The Toy Fox Terrier is an American breed that was developed by dog fanciers in the 1930s. It is said that this was achieved by crossing “runt” Fox Terriers with Toy breeds such as the Miniature Pinscher, Italian Greyhound, and Chihuahua to create a diminutive dog while retaining Terrier gameness, courage, and animation.
Relatively new to the AKC, the Toy Fox Terrier was only accepted as Foundation Stock in 2001 and became eligible to fully participate in conformation events in 2003. Since that time there has been a significant improvement in the overall quality of the TFT. Limited only by height parameters (and not restricted by weight) allowed breeders to develop a dog with both strong bone and good substance, even in those dogs at the higher end of the breed standard for height. Tall, willowy TFTs on spindly legs are seldom seen in the AKC show ring anymore.
The Toy Fox Terrier displays his Terrier-like, self-possessed and spirited attitude as he enters the show ring with both his head and tail carried erect. His smooth and flowing movement, coupled with good reach and strong drive, shows no hint of a bounce or hackney gait. A properly moving Toy Fox Terrier literally owns the ground he walks on. He is a well-balanced, athletic little dog with his grace and agility equaled to his strength and stamina. He’s all about Structure and Movement!
While the TFT is a natural “show-off” and enjoys strutting his stuff in the show ring, he does not necessarily like the table—and this should be understood by the judge. The first step in making this a positive experience for both the dog and the judge is to give the dogs some space. In an effort to avoid the dog being crowded and stepping back from the judge, the exhibitor can set the dog slightly further back on the table, leaving plenty of room for the judge to approach and conduct the examination. Many exhibitors train their show dogs to move into different positions by using a “crowding their space” maneuver, so it’s only natural to expect the dog to react if crowded. The next step is to keep in mind that the judge is checking for a scissors bite, which can easily be determined by examination of the front and both sides of the teeth, without even opening the mouth. There is no need to count teeth since missing teeth are not to be faulted. The TFT is examined on the table with gentle and confident hands, judged on the floor, and know that the happy little dog you see on the ground may not be so inclined to give you ears and tails up when he’s on the table.
The Toy Fox Terrier is not a cookie cutter breed, and this is not a bad thing as long as each style is within the breed standard. There can be significant stylistic differences from breeder to breeder, region to region, and coast to coast. One of the many wonderful things about these delightful little terriers is that there’s something for everyone! The diverse height standard of 8 ½ to 11 ½ inches at the withers allows breeders a choice as to how they would like their breeding program to develop, regarding size. It is also important for judges to understand that neither “short” nor “tall” is either right or wrong; it’s which exhibit best exemplifies the written AKC Breed Standard in all aspects of that standard—regardless of size.
Then we come to color! There are nine disqualifications listed in the Toy Fox Terrier Breed Standard and six of them pertain to color. One might think we are just a little color-obsessed, so here are some points to keep in mind regarding color and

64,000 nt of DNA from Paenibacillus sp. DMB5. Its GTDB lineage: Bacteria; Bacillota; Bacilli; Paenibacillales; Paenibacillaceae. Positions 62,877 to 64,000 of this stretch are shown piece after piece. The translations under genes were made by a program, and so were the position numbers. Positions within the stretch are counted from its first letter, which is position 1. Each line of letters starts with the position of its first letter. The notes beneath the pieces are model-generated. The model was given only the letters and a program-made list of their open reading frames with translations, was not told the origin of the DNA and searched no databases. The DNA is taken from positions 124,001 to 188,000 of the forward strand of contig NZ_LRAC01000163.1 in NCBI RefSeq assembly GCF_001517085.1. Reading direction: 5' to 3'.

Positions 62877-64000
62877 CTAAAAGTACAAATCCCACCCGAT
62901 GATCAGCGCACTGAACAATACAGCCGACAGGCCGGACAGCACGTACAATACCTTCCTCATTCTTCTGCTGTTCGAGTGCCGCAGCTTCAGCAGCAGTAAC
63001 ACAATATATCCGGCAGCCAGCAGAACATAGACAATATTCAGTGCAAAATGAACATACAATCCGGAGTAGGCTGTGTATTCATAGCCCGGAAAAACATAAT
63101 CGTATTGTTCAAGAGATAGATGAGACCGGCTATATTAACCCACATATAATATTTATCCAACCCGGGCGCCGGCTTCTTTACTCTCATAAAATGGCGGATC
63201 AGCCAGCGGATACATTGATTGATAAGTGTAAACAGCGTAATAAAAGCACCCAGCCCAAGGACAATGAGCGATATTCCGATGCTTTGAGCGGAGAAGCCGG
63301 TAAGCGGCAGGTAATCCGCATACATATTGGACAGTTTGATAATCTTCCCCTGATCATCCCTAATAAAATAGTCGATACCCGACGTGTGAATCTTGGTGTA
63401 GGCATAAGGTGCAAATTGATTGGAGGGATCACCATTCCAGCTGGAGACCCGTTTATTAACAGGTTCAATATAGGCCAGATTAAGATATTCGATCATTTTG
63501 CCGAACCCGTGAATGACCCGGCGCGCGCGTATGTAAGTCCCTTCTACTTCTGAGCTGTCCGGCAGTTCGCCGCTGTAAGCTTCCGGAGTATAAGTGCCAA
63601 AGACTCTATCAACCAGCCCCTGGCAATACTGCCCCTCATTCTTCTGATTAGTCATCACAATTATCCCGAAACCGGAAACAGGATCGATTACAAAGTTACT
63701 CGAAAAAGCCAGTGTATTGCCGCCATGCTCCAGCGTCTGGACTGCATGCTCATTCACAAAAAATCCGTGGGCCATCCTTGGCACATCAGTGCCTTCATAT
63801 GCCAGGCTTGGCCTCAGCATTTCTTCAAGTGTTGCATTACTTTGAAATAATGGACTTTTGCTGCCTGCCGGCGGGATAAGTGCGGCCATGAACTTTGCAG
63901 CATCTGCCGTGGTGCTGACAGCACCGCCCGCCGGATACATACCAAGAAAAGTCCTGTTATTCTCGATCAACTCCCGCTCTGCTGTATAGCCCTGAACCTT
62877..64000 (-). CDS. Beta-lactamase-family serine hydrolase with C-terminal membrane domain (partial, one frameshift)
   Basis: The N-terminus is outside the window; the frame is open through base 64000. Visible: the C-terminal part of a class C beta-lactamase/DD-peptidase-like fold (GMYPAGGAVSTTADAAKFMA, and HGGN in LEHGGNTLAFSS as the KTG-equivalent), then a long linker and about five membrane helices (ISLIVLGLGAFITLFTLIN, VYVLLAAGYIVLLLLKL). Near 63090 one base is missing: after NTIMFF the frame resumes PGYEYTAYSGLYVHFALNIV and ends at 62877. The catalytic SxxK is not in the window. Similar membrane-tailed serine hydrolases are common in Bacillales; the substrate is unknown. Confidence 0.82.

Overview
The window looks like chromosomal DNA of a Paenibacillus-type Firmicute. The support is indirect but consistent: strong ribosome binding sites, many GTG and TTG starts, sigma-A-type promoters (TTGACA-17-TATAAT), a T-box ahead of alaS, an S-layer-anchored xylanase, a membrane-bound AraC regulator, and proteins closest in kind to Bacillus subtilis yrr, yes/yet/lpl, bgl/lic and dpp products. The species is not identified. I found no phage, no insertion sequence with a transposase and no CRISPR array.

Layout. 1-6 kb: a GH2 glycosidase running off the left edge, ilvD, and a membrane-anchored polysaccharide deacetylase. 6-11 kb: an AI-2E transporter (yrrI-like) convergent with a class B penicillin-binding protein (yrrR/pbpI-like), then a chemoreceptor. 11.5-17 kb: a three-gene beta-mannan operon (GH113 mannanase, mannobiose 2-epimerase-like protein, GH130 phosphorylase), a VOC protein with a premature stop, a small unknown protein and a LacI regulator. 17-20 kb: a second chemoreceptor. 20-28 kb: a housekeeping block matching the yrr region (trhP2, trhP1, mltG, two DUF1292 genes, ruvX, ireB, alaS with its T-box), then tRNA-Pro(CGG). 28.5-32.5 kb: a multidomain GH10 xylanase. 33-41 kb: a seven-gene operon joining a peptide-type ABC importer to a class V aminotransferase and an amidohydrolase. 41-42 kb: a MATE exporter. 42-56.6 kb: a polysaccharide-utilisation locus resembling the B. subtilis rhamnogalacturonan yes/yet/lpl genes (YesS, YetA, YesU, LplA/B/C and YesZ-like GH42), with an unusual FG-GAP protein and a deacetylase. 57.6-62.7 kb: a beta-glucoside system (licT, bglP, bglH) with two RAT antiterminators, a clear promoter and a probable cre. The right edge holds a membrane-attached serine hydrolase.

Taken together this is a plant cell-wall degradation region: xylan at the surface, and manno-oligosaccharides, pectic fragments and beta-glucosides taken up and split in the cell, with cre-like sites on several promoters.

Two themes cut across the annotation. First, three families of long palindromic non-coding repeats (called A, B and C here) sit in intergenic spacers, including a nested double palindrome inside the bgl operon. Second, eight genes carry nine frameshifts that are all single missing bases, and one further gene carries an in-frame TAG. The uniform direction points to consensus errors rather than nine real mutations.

- Body spots on black-headed tri-colors must be black
- Body spots on chocolate-headed tri-colors must be chocolate
- Body spots on white and blacks must be black
- Body spots on white and tans must be tan
(Those first four points can be summed up with one simple sentence: The color of body spots must be the same color as the predominant head color!)
- A blaze must not extend into the eyes or ears
- Head must be more than 50% colored
- Body must be more than 50% white
- Nose color must be black with the exception of chocolates, which are self-colored
Toy Fox Terriers may or may not have body spots, but either white-bodied or spotted-bodied is well within the standard, and each should be given equal consideration. And, as if there has not already been enough written about color, there are a few more points that are well worth mentioning.
While body spots on black-headed tri-colored TFTs are black, and body spots on chocolate-headed tri-colored TFTs are chocolate, a slight tinge (or fringe) of tan alongside any body spots near the chest and under the tail is considered normal bi-color patterning and, therefore, should not be faulted.
It is also important to note that it is not a fault or a disqualification for a Toy Fox Terrier to sport grey hairs. There is a gene that occurs with some regularity in this breed, and many fine examples of TFTs tend to grey early. This should be regarded as insignificant when judging the Toy Fox Terrier. It is preferred that the portion of the coat that is white be “clear white.” However, a small amount of ticking is not to be penalized.
Hopefully, this explanation of color has cleared up any lingering questions on the subject.
My advice to new exhibitors and new breeders would be to bring a sense of passion to your love of the Toy Fox Terrier. Never stop learning and know that this smart, comical, and entertaining little breed will, at times, keep you humble in the show ring! For as much they can be loving, loyal, and faithful companions, I would urge new breeders to also maintain their terrier gameness, along with their spirited and self-possessed attitude, and their sense of determination and courage, by keeping those traits strongly rooted in their breeding programs so as to not breed out that which embodies the total Toy Fox Terrier.
The Toy Fox Terrier Official Breed Standard, The Toy Fox Terrier Illustrated Breed Standard, The Toy Fox Terrier Judges Guide